Image © Rafe Martin, cover art by Matt Mahurin.
One thing storytelling is about is “What happened next?” A good story will leave you with that question, and sometimes you’ll continue thinking about the characters and what might become of them for a long time. Author Rafe Martin has taken that idea to great lengths in this novel, and very effectively. It’s based on the Brothers Grimm story, “The Six Swans,” in which six brothers are turned into swans by a witch, leaving one sister with the very difficult and years-long task of saving them. She succeeds, or almost. The youngest brother does not change completely back to human, he retains one swan’s wing. From this idea, Martin creates the world of Prince Ardwin, known derogatively as Birdwing. His wing is a great trial to him at times, but also a unique blessing, as it helps him remember the time when he could fly, and still allows him to understand and talk to animals. Ardwin’s life is often difficult, and many mock and scorn him, but he perseveres, learning to fight with bow and arrow, sword and spear, and making friends among those in the castle where he lives with his father.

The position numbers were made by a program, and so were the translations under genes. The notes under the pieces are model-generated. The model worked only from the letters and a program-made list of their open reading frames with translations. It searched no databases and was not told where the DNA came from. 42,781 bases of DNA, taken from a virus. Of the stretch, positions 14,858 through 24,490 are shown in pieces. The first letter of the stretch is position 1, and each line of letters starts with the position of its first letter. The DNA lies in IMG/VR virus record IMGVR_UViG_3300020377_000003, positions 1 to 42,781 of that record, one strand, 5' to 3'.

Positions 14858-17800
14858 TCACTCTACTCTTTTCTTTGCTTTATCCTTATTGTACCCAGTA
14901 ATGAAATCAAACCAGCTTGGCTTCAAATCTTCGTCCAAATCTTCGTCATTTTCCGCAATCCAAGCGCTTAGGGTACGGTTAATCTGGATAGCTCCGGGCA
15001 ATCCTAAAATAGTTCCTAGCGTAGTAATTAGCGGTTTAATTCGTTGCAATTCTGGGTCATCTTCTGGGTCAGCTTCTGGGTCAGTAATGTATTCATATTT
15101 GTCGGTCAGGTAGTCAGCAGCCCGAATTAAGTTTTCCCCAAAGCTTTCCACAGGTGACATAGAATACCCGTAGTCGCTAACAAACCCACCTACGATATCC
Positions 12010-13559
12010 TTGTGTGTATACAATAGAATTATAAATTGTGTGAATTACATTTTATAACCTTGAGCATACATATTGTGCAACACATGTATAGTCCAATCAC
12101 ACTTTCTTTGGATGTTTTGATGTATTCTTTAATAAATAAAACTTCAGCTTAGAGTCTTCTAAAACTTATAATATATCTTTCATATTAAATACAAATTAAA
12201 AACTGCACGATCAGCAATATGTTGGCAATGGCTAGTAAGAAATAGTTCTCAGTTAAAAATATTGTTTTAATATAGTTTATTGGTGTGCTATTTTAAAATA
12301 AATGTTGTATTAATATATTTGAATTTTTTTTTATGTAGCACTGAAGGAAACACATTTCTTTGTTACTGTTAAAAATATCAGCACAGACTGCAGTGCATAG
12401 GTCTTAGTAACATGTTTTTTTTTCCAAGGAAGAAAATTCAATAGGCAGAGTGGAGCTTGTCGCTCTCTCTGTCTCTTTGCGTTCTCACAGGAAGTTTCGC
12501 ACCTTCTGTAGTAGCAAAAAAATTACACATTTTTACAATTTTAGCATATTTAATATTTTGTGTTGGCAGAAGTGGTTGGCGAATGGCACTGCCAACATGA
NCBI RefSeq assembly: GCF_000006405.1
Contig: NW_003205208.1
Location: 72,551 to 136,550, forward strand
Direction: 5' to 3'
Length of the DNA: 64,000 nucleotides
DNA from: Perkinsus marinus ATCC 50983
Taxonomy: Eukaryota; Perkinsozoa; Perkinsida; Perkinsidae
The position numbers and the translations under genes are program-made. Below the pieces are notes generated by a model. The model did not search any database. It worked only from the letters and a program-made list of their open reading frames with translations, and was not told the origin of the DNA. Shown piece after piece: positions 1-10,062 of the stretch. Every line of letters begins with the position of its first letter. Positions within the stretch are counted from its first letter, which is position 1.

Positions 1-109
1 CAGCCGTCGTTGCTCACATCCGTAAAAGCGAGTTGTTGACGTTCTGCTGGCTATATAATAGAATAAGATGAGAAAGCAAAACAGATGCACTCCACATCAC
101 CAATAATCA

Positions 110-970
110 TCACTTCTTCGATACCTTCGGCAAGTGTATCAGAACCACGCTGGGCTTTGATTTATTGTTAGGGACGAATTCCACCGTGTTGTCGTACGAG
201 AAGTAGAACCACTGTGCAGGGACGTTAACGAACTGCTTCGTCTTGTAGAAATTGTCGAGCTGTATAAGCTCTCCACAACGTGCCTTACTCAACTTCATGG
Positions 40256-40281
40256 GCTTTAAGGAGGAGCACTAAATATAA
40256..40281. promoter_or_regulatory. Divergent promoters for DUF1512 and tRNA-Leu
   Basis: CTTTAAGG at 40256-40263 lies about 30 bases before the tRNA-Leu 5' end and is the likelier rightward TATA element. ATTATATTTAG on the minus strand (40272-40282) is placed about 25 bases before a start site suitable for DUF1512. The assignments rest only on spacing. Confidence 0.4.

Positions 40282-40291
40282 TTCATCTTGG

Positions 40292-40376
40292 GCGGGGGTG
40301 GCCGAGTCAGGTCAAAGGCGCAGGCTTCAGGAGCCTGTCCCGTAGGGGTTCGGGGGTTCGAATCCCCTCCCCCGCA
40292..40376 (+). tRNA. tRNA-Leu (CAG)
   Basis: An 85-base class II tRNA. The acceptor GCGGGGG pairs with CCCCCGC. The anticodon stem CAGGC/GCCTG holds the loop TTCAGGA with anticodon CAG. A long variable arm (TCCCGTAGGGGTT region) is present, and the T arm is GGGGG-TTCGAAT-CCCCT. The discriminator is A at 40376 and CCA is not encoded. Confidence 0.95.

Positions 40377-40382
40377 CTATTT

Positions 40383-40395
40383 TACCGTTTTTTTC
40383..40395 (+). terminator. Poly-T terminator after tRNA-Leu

Then emissaries arrive from a warlike neighboring king with a proposal and a gift. The proposal is to ally the two kingdoms through the marriage of Ardwin to their princess, and the gift is a mechanical golden arm. If the king were to accept this offer, Ardwin’s wing must be cut off. If the King refuses, war is likely. Horrified at the idea, Ardwin runs away with two friends, and later continues on his own. His first goal is the far northern lake where he and his brothers spent their summers when they were swans, and Ardwin has a very tough road there. What happens when he arrives is sad rather than comforting, and Ardwin is soon going south again, where he’s attacked by a snow lion, only the beginning of many more adventures. And, while the book at first seems a somewhat open-ended travel adventure, characters and plot threads weave together into a very satisfying story arc and resolution.
I thought this book was excellent in every way. It kept surprising me, the characters were terrific, and the creative imagination of the author in bringing this world to life is impressive. Highly recommended. I’ll be looking for more books by Rafe Martin.
Image © DC Comics, Inc.